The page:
Kenwood Students Promote News Literacy


Kenwood Journalism class interviews with WMAR’s Good Morning Maryland to talk about News Literacy Week.

Kenwood’s Journalism class interviewed with Baltimore’s WMAR Good Morning Maryland  news anchor Christian Schaffer last week to talk about the importance and role of news literacy in their lives and for all news consumers.

News Literacy is a vital skill for all, not just journalism students, to have in today’s all-consuming digital world, but many wonder what even is news literacy? As young journalism students, part of our job as digital leaders in our school is to inform our peers of news literacy.

News Literacy is the ability to tell the difference between fake information and real information. It is also knowing and identifying the different types of news and information. Being news literate is being able to know the difference from facts, opinions, and assertions.

Being news literate can put you at an advantage to not be so easily fooled. Kenwood junior journalism student Natalia O says, “I’ve realized that you can detect things and ideas that are biased or even possibly fake. You can become a better consumer of news and avoid spreading fake news by looking at more than one source or one side of a story.” Being news literate gives students the skill set to not contribute to spreading false information and to also inform others of their mistake of spreading false information.

It’s important for all to remember not everything you read or hear is true news. Ms. Magnuson, Kenwood’s librarian, is an advocate in the school for teaching News Literacy to students. She not only teaches news literacy in classes and lessons but applies her skills in her daily routine of her own news consumption. “News Literacy is being able to tell the difference between facts and opinions and to understand possible bias the author has,” she reminds her students. “Authors have biases. Their bias is based on their personal beliefs and experiences, and it’s important to recognize them when we see them because as news consumers that bias may influence their perception and telling of the story.”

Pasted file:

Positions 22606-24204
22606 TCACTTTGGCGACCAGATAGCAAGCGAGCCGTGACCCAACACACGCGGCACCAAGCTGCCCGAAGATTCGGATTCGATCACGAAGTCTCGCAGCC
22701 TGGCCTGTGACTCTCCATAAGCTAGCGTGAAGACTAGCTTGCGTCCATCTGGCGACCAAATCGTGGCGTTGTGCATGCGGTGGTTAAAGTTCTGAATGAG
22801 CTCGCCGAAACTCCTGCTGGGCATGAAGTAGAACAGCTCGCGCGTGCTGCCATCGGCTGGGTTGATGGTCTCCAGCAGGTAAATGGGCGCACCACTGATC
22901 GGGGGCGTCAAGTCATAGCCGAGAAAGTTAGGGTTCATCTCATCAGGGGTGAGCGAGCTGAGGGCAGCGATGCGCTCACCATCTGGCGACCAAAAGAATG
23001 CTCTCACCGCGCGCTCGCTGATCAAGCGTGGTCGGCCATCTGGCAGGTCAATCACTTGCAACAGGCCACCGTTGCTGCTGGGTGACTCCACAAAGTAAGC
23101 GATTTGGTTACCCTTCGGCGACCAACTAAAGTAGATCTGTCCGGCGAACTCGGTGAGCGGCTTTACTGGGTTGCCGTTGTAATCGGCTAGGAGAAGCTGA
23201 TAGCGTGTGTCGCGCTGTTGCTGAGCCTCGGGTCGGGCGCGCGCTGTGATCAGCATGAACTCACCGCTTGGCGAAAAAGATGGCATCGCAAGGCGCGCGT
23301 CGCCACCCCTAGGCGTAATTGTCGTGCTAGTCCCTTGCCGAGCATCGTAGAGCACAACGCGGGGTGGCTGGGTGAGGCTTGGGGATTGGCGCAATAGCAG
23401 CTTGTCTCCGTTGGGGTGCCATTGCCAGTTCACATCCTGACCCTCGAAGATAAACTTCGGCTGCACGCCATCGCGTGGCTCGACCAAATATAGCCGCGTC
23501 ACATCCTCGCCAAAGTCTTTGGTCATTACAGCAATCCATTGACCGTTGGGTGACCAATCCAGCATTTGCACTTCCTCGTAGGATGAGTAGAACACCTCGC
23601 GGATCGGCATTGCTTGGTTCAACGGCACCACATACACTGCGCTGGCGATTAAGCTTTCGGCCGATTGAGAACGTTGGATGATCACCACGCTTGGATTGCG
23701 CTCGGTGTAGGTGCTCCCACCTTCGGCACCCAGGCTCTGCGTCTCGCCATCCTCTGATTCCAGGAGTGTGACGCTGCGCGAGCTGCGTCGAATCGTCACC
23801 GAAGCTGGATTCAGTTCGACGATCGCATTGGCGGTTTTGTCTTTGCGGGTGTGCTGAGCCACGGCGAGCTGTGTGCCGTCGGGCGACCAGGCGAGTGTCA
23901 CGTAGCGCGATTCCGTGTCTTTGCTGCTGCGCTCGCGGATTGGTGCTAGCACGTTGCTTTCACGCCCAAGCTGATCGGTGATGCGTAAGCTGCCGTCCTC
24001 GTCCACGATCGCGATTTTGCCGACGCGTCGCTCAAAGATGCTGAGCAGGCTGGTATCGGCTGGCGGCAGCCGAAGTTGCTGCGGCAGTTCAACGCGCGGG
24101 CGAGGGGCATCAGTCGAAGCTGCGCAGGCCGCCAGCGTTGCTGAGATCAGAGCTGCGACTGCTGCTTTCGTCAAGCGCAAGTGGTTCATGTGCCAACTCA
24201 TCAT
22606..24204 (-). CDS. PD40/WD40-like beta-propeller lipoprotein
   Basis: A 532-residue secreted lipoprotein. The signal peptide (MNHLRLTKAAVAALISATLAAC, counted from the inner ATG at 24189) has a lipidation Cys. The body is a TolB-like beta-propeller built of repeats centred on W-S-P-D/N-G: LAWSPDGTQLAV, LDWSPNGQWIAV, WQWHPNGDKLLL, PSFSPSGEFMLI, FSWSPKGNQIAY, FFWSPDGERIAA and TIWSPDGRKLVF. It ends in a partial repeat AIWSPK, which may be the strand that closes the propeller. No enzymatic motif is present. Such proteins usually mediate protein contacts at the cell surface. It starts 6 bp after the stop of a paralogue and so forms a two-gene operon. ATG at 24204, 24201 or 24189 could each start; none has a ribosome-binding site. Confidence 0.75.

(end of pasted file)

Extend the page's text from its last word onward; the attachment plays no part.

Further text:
However, it’s not only recognizing bias and misinformation that students have noticed leads to the spreading of false information, but many people don’t seem to know of the varied types of information that is out there. “I think people struggle with the concept that there are different types of news,” shares Kenwood junior journalism student, Emily O. Some things are advertisements or propaganda meant to persuade their audience to see the information a particular way.

It is important to realize the difference between factual news and others’ opinions on what’s going on in the world. The news won’t always cater to personal beliefs or opinions, though whether you believe something is true or not, it’s good to check multiple trustworthy sources and not only read news that supports your beliefs.

Whether as writers or readers of news, it’s important for all to recognize their own biases as it tends to influence what a person believes to be true or not true. The media can be a tricky thing to navigate.
As a Journalism class, we’ve worked on showing others what to look for in order to become smarter consumers of news themselves. When looking at news on the internet, it is important that it is clear to know who is running the site. But also know any of their possible bias and what their reputation for providing trustworthy news is.

There are so-called news sites out there whose purpose is to spread false information to further their political or social agenda. It’s always best to do a little of your own research before sharing information on the internet.

Part of being news literate is to understand the role of headlines. Some sites create headlines that are known as “click bait” to catch the readers eye so that they click on it though the headline is misleading.
As easy as it may seem to get factual information, it’s also as easy, if not easier, to get unfactual information. Unfortunately, this is too common with younger people and others who use social media because that’s where false information gets spread the most. Just because someone you know says it, doesn’t mean it is true. All too often people won’t even bother to do their own research to check if what they’re spreading is real or fake.

With more people than ever using social media, it is hard to get the right information. It’s not only important for us as digital leaders in our school to learn about news literacy but for us all, no matter our age. We all need the skills of news literacy in order to be properly informed of what is going on in the world.

We all must know how to separate facts from false information, find reliable sources, understand biases, and understand that there are different types of news with different purposes. Fake news is so widespread that it’s truly difficult to separate facts from falsehoods, but if we all work on becoming news literate maybe we can cure the spread of false information.


Be sure to check out the journalism class news broadcast here.